• Each bullet page in this chapter should have a unique title. Limit the number of bullet points on each page. Your goal should be three to five bullets per page, with no more than three levels of indentation. Avoid using phrases, bullet points should be made up of complete sentences.

It all depends on how cleverly you are able to sort and categorize the pdf content into sections, chapters, bullet pages and bullets with limited indentations.

Dont Forget the Multi-Media

Dividing and arranging content was the first step in converting large pdfs into eLearning material. Now its time to add layers of educational technology. It is very important to use the latest information that supplements your content.

  • Embed quizzes and assessments that reflect learning in each bullet point. Create test questions, about 5-15 per chapter.
  • Add a page for glossary at the end of each chapter. If applicable, create a glossary of between 10-15 words. Each word should have a description of one to two sentences.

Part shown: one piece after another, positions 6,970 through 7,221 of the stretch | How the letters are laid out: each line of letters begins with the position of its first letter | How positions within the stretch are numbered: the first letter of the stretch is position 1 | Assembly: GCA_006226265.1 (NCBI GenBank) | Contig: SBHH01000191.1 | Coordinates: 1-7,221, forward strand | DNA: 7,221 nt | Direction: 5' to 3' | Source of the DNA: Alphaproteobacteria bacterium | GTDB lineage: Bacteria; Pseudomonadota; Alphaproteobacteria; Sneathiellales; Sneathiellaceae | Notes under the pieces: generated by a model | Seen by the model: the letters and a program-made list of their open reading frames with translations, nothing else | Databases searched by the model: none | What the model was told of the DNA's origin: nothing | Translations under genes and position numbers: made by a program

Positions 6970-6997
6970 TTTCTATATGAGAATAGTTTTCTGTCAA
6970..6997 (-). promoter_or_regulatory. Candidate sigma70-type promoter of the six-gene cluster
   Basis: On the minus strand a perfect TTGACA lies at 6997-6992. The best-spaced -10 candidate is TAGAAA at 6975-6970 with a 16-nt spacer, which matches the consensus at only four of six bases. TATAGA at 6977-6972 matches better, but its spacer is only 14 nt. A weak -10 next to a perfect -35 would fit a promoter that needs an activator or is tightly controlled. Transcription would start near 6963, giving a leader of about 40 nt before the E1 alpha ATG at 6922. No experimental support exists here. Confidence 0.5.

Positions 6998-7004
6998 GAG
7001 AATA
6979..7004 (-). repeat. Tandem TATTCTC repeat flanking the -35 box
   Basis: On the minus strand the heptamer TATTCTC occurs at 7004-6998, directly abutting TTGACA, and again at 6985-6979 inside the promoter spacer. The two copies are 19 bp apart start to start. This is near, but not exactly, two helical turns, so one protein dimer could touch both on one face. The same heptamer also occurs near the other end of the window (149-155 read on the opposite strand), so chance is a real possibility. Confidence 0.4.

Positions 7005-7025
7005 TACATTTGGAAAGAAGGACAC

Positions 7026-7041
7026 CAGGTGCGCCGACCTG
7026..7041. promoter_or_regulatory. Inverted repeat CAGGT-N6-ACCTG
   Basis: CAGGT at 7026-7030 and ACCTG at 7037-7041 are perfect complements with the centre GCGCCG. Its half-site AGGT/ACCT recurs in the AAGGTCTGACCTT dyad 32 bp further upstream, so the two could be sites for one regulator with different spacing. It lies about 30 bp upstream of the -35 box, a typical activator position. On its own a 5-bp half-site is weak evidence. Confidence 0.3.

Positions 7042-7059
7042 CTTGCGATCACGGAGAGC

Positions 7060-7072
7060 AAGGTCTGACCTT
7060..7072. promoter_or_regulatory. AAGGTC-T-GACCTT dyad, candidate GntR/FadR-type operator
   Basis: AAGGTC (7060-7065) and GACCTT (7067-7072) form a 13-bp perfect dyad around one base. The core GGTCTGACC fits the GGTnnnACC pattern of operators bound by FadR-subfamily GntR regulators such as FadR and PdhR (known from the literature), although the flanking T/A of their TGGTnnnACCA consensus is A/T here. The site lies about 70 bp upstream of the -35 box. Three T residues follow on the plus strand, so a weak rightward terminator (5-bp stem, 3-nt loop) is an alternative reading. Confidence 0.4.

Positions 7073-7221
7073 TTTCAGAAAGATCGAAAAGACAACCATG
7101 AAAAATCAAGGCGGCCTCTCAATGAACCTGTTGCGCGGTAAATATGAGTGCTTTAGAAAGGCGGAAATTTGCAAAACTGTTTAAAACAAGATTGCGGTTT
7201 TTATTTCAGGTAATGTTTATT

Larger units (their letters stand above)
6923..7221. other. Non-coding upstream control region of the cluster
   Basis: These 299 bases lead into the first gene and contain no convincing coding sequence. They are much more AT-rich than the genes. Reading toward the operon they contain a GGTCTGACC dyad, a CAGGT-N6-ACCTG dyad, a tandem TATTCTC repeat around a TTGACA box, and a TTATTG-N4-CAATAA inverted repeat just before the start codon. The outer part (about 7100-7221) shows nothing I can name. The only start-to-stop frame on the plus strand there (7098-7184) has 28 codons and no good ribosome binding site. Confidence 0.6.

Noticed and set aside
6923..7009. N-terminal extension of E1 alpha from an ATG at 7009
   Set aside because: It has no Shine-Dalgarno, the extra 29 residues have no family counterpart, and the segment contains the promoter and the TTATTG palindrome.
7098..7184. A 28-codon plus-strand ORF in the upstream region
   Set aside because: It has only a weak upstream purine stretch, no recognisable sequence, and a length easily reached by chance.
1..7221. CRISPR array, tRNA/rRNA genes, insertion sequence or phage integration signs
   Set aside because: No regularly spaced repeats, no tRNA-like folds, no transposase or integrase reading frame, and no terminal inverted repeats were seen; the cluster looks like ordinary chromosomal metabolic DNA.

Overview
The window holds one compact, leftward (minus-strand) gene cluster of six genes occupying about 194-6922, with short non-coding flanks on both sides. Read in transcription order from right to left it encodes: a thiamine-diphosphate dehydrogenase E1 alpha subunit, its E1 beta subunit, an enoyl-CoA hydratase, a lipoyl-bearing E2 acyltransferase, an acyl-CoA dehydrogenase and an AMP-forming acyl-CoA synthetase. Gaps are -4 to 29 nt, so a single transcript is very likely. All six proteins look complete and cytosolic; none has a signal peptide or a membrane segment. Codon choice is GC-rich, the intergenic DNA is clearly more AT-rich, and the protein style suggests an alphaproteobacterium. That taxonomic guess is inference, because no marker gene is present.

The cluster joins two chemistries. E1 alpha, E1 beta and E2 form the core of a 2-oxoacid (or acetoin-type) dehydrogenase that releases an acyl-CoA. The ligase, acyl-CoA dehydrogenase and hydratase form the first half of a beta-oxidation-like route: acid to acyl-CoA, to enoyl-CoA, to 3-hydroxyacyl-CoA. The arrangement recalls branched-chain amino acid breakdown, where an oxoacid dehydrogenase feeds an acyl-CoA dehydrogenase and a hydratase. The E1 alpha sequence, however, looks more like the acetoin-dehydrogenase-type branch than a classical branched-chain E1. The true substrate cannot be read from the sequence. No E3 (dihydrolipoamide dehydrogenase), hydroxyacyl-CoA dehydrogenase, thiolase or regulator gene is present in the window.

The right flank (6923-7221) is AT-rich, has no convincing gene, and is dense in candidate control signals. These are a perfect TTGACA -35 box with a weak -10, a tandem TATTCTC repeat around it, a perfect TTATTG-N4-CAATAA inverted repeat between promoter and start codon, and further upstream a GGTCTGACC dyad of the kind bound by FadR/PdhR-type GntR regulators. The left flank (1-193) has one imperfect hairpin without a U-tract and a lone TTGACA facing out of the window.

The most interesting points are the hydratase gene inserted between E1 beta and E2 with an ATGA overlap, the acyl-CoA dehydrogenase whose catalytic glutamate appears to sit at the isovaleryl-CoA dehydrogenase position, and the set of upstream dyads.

• Summarize the chapter in one short paragraph before moving on to the next chapter. Summaries help frame the material that will be presented.
  • Insert drill-down questions related to each bullet points in the form of links. Limit 5 per page. Depending on the need of the learner, these pages can be explored as external resources. Possible eLearning options include:
    • external links to websites containing pertinent information
    • Videos and audios that are extant to the content
    • Articles and other resources related to the bullet points
    • Step-by-step instructions: Information broken down into logical order
    • Images and labeled diagrams
    • Application simulations that show its working and encourage “try me”
    • Include email and contact details of the person who can provide feedback and help on this course.

To think objectively, pdf’s are actually excellent sources of content that is already researched upon. All you need is your ID (instructional design) hat and a few eLearning development skills to give this pdf a new lease in life.

Good luck.

P.S. We also have an animation of this post.